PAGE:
Wednesday's Top 5 Stories From Putin's War in Ukraine

Are Russian ground forces really withdrawing from positions near Kyiv? Ukraine President Volodymyr Zelensky is skeptical.

A Russian defense ministry official said on Tuesday that the country (i.e., Vladimir Putin) will “dramatically” reduce the size of its forces and activities around Ukraine’s capital city. The announcement came after the day’s negotiations between Russian and Ukrainian officials in Turkey.

In remarks late Tuesday night, Zelensky said:

You saw the news today that the Russian military command allegedly decided to ‘reduce hostilities in the directions of Kyiv and Chernihiv.’ We should not lose vigilance. The situation has not become easier. The scale of the challenges has not diminished. The Russian army still has significant potential to continue attacks against our state.

The Institute for the Study of War (ISW) is also wary of Russian claims. In its Tuesday assessment, the ISW begins with, “The Russians have not yet abandoned their attacks on Kyiv, claims by Russian Defense Ministry officials notwithstanding.” The ISW’s report continues:

The Russian high command has likely concluded that it cannot seize Kyiv and may not be able to move artillery closer to the center of the city. It may have decided to stop its previous practices of forcing units that have already taken devastating losses to continue hopeless offensive operations and of feeding individual battalion tactical groups into the battle as they become available rather than concentrating them to achieve decisive effects. Russian officials are likely casting these decisions driven by military realities as overtures demonstrating Russia’s willingness to engage in serious ceasefire or peace negotiations, possibly to conceal the fact that they have accepted the failure of their efforts on the Kyiv axis.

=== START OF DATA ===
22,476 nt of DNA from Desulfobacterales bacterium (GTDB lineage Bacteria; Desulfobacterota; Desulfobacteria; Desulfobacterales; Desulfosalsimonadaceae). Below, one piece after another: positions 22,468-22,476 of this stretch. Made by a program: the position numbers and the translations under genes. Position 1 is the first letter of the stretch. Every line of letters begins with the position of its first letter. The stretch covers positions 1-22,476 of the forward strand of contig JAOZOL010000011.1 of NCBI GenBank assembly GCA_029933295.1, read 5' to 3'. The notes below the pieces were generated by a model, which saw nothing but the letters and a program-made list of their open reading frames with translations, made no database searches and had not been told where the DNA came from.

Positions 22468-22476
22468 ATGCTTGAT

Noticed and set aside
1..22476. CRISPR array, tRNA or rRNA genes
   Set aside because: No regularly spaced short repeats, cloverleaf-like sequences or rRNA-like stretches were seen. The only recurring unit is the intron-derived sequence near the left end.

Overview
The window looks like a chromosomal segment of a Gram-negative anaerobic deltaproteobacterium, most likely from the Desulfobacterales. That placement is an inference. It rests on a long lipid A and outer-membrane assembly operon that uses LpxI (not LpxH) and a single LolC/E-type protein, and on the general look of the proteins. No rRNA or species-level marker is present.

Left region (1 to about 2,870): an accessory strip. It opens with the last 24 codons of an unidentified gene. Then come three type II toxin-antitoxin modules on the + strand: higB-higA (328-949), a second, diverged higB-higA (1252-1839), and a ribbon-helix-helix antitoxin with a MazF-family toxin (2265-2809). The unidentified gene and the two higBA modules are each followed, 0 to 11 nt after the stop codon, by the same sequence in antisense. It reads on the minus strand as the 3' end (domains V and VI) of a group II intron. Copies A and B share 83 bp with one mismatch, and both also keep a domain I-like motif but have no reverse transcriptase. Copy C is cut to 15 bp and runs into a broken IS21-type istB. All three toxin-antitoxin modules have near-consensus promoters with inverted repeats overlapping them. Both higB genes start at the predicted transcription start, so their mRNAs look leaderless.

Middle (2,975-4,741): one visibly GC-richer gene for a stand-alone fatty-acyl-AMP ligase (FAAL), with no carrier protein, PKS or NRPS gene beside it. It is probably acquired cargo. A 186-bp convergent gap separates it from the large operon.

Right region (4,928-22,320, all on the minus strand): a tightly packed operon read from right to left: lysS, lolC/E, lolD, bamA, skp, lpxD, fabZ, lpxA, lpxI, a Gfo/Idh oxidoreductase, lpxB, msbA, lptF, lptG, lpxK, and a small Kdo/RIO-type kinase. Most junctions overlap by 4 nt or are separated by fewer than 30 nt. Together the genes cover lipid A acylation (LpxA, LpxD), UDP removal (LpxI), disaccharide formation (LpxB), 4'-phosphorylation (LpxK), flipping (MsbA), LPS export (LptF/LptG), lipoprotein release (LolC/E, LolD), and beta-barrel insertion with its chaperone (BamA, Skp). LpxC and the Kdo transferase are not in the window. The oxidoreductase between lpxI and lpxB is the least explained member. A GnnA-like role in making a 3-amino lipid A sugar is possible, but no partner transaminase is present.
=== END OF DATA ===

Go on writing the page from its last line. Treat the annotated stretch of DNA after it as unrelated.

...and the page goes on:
The Ukrainians have “out thought the Russian President, his advisors and the Russian military institution,” according to retired Major General (Australian) Mick Ryan. The Ukrainians also have been “superior strategists” Ryan tweeted on Tuesday.

After reviewing the four main elements of Ukraine’s strategy, Ryan asks the central question, “Can Ukraine win?” He concludes that it can, “[b]ut it will require massive amounts of military, diplomatic, economic, and humanitarian aid to continue to fight & ensure it is best placed to get what it needs from peace negotiations.”

Russia has launched hypersonic missiles into Ukraine, according to U.S. Air Force General Tod Wolters. Russia claimed on March 19 that it had used one of its hypersonic Kinzhal missiles to strike an ammunition dump in Ukraine, but the report was only just confirmed by Wolters.

In his remarks, Wolters, who is the top U.S. commander in Europe, also noted that “Russia has committed at least 70 percent of its total military capability to its unprovoked war on Ukraine, yet failed to topple the government or crush the outnumbered Ukrainian resistance.”

Russia placed its first hypersonic weapon into service in late 2019. The term “hypersonic” describes a missile capable of traveling at a speed exceeding Mach 5, or about 3,800 mph.

Here is the U.K. Ministry of Defence daily intelligence update:

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